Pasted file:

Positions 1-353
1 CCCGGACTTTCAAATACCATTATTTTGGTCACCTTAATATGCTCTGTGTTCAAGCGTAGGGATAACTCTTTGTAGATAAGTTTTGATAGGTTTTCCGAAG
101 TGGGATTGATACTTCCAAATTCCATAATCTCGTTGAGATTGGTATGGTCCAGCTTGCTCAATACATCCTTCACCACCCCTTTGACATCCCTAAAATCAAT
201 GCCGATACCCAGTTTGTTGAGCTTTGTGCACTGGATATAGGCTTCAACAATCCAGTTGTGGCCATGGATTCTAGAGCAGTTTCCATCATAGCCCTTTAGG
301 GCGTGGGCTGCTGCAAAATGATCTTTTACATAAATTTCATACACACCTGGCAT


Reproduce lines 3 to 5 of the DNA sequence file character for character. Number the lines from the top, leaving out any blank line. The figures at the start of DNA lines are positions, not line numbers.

101 TGGGATTGATACTTCCAAATTCCATAATCTCGTTGAGATTGGTATGGTCCAGCTTGCTCAATACATCCTTCACCACCCCTTTGACATCCCTAAAATCAAT
201 GCCGATACCCAGTTTGTTGAGCTTTGTGCACTGGATATAGGCTTCAACAATCCAGTTGTGGCCATGGATTCTAGAGCAGTTTCCATCATAGCCCTTTAGG
301 GCGTGGGCTGCTGCAAAATGATCTTTTACATAAATTTCATACACACCTGGCAT